Norway Youth Parties demand full-scale CO2 storage

Aug 15 2019


The nine Youth Parties have agreed a common position that the government realize a CO2 capture and storage project as soon as possible.

The head of the Confederation of Norwegian Enterprise (NHO) and the head of the Federation of Norwegian Workers (LO) joiedn the team to push the government to progress in its efforts to put in place capture and storage of CO2 (CCS).

"We have gathered a few times before, including with the request that everyone vote. But this is the first time all nine youth organizations have a common climate requirement," says Labor Youth Party leader Ina Libak.

The NHO boss made clear demands:

"When the country's young people gather like this, and the LO and NHO give them full support, then it's time for politicians to take the signal. We demand progress in the process of establishing a system for capturing, transporting and storing CO2," says Ole Erik Almlid, head of the Confederation of Norwegian Business and Industry (NHO).

"After a somewhat slow start, the government came up with money in a revised budget this spring so that the pilot projects in Brevik and waste incineration Klemetsrud can be realized and NOK 345 million for a test well for storage in the North Sea."

"It's good, but it's just the pilots. This is going to be expensive, but it will be more expensive not to do it. They must deliver to get to transport and not just storage in the North Sea," says Almlid.

The estimate for establishing facilities to capture CO2 at the two plants in Oslo and Brevik, as well as storage in the North Sea, is NOK 15 billion.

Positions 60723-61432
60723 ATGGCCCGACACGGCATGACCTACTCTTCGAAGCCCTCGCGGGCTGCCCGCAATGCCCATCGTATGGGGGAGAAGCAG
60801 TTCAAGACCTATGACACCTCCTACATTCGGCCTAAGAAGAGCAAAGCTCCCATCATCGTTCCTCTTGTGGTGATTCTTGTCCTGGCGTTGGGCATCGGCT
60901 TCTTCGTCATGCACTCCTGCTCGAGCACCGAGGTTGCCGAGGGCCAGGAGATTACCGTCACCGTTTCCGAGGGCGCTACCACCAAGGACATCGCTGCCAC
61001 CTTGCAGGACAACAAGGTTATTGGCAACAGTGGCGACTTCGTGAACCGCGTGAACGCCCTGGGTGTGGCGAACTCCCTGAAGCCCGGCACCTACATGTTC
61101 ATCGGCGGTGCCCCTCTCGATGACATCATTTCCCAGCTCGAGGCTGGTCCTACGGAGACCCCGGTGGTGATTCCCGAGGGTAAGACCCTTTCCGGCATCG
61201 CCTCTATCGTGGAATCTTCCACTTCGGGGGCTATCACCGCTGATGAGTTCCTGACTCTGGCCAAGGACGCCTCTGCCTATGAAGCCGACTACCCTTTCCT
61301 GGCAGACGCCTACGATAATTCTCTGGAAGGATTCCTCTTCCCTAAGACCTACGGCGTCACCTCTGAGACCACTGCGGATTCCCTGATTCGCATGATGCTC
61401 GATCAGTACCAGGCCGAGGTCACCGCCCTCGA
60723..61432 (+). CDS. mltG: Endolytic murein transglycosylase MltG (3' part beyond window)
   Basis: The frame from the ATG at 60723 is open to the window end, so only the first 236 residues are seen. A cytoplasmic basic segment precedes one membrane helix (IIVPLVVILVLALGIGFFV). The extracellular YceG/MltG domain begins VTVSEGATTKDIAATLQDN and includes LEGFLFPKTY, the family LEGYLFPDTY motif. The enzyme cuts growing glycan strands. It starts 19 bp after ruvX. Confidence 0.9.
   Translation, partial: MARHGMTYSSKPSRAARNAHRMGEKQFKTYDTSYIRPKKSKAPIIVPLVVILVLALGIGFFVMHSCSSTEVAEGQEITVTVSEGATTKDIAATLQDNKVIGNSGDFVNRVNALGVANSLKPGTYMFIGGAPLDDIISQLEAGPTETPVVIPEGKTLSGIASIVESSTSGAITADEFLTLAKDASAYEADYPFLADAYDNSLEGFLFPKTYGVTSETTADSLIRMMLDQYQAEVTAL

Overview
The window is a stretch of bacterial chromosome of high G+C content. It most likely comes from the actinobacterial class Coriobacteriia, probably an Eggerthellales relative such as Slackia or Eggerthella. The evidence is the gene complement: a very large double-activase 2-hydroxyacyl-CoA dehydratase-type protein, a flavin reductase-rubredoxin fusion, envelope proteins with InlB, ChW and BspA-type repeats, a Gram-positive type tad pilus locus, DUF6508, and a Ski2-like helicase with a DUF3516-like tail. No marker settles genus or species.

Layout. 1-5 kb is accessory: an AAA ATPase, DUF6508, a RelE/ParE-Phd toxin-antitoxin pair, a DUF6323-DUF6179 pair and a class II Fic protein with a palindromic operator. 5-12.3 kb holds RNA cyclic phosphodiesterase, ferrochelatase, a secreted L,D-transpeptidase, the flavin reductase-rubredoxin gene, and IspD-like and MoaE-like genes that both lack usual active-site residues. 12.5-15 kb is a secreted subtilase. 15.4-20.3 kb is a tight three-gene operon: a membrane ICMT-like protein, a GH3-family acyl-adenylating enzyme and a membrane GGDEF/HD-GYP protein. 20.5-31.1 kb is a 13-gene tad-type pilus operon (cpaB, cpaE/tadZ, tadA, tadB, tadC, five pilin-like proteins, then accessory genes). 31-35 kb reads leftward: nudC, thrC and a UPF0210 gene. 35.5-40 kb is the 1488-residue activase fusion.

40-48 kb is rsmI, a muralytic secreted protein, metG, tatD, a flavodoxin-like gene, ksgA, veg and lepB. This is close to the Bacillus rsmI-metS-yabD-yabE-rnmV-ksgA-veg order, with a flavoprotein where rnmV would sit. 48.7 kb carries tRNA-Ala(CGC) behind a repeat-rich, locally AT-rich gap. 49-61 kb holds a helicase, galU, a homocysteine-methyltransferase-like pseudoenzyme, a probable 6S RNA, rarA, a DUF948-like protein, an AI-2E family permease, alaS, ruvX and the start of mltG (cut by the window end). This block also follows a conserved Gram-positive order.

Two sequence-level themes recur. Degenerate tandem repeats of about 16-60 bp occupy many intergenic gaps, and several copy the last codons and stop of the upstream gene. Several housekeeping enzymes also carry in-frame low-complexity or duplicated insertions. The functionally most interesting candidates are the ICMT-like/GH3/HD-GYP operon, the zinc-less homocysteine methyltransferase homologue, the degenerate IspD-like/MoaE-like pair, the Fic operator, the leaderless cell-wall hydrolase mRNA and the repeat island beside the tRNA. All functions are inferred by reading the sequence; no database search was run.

"We expect an investment decision next year and at the latest before the elections in 2021," says the NHO chief.

Young Right and R&D push their own government

1st Deputy Chairman Daniel Skjevik-Aasberg in the Youth Conservative party is very clear:

"We expect the government to follow up with more money and realize the plans for full-scale CO2 storage - as they have promised. We have had enough of crash landings with ambitious CCS projects, now it is time to land it properly," says Skjevik-Aasberg.

The youh in the Progressive party will also join the climate team.

"I have faith in CO2 capture and storage as both an important climate measure, but also as a measure to secure tomorrow's jobs. If we get a commercial solution in place, it will mean a lot for both climate and Norwegian jobs," says chairman Bjørn-Kristian Svendsrud in the Progressive Party's Youth.

He says it is a good start that the government has raised money for an exploration well on the continental shelf.

"I think it is absolutely crucial to get CCS in place. It is not just about cutting the emissions, we also have to clean it up. We simply have to pay for old sins. It must appear in the state budget this fall," says Christian Youth Party KrFU head Martine Tønnessen.

Leader Ada Johanna Arnstad of the Center Youth says Norway needs political climate change.

"Small, low-impact measures, such as a slight increase in fuel tax, are getting a lot of attention in the climate debate, while the big promises are too rarely confronted by the parent parties. They should take the signal when all the youth parties come together about this measure," she says.

AUF leader Ina Libak says it is urgent.

"Norway may become a world leader in carbon capture and storage due to its expertise in the oil and gas sector, but then we must speed up. At the moment, this is not enough, we at AUF think we must use public investment to get started," says Libak.

"We must shut down the oil industry and cut all Norwegian emissions, but at the same time we must contribute to technology to extract CO2 from the atmosphere so that we can limit global warming down to 1.5 degrees," says Sondre Hansmark of Young Left.